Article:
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Archive for the ‘Demolished’ Category

The *Demolition of Nara Dreamland* started almost three years ago, yet there are still some parts of it that are widely unknown to fans of this once amazing abandoned theme park. Today I’ll present another building most explorers walked by, but didn’t get in – the Parking Lot Game Center!

One of the first photos I ever took of Nara Dreamland back in December 2009 showed parts of the eastern parking lot, the parking garage, the ticket booth… and a locked white building with a brown roof. This was before Nara Dreamland became famous on the internet, so it was in very good condition and without any signs of vandalism. Just 14 months later the roller shutters were covered in graffiti, but the unmarked building was still inaccessible.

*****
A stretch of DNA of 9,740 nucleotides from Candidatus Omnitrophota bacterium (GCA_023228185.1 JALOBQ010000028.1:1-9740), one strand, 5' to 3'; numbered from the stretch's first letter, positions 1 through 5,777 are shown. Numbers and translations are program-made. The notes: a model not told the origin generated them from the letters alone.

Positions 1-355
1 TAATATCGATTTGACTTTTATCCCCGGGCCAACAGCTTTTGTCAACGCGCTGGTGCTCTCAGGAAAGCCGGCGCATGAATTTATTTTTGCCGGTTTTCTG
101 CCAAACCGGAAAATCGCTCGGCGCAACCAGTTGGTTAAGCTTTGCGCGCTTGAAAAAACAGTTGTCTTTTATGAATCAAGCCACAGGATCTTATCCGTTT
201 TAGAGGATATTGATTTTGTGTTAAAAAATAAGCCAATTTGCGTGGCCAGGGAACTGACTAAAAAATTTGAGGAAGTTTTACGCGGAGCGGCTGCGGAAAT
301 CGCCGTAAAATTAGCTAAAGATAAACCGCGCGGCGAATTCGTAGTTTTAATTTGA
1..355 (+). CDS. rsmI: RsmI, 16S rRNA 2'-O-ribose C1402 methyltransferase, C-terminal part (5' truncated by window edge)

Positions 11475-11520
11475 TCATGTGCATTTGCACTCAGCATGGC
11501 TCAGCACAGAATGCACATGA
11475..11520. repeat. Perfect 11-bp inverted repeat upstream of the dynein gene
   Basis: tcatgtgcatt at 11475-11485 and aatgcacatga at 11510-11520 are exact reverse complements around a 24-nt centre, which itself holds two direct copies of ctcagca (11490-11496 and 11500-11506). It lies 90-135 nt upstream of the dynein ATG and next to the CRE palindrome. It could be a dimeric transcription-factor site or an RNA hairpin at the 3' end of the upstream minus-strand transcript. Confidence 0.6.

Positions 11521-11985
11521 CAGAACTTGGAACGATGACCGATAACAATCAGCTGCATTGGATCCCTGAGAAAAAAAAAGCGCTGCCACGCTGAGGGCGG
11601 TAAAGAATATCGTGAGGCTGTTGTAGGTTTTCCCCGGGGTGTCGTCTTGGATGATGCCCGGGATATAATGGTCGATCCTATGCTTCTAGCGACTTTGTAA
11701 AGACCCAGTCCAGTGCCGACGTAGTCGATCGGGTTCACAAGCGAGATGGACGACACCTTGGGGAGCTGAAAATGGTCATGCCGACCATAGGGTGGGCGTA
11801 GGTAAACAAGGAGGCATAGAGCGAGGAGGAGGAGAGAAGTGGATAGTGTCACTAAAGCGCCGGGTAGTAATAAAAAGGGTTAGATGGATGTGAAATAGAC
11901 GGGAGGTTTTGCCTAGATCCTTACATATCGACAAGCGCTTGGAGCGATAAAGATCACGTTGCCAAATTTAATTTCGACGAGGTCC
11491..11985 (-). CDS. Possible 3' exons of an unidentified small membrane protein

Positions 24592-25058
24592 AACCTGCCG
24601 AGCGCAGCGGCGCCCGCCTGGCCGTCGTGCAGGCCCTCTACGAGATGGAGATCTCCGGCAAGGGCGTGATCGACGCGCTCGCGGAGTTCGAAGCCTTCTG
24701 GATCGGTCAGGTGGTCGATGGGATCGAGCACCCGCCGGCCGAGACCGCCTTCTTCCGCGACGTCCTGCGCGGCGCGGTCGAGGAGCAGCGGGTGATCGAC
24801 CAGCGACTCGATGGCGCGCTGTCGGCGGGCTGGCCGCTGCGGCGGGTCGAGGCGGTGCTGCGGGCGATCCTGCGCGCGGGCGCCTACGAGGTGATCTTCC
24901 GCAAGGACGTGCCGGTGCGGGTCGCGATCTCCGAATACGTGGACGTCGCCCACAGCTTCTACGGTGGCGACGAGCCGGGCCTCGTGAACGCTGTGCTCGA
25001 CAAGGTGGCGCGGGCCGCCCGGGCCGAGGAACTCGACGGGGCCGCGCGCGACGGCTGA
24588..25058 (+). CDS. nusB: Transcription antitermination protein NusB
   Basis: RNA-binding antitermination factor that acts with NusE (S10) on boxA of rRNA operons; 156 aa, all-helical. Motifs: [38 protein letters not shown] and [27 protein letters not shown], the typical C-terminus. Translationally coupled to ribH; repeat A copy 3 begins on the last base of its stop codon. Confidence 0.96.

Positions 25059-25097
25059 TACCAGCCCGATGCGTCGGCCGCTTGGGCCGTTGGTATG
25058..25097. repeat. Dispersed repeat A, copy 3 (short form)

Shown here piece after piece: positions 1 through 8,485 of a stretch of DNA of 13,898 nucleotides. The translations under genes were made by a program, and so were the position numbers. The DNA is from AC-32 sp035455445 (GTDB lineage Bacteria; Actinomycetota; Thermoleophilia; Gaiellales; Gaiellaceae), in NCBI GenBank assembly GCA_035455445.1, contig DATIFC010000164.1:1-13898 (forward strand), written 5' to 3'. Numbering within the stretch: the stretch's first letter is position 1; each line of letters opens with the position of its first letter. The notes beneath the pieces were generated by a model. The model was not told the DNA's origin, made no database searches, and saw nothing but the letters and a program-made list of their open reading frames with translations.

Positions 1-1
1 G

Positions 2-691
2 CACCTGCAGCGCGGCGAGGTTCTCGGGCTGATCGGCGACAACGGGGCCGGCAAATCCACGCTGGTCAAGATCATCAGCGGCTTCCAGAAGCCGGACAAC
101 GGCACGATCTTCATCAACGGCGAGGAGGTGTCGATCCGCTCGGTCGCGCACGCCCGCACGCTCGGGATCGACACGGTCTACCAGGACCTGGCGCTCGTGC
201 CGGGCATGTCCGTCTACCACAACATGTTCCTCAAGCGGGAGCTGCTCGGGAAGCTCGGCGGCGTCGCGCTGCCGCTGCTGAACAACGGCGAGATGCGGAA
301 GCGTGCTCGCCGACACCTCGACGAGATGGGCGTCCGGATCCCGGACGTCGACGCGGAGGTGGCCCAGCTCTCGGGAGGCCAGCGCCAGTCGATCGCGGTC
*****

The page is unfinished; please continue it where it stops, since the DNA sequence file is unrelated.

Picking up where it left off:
Fast forward to 2016: 5 years and thousands of urbex tourists later somebody finally took an effort to pry open one of the shutters for about one third – Nara Dreamland had been sold in an auction in late 2015 and the massive amount of scaffolding on the parking lot implied that demolition word would start rather sooner than later; and I guess we all know how much of a motivator running out of time can be! I still didn’t know for sure what the building was exactly, but I think I’ve been told that it was a pachinko parlor that closed several years before Nara Dreamland shut down for good in 2006.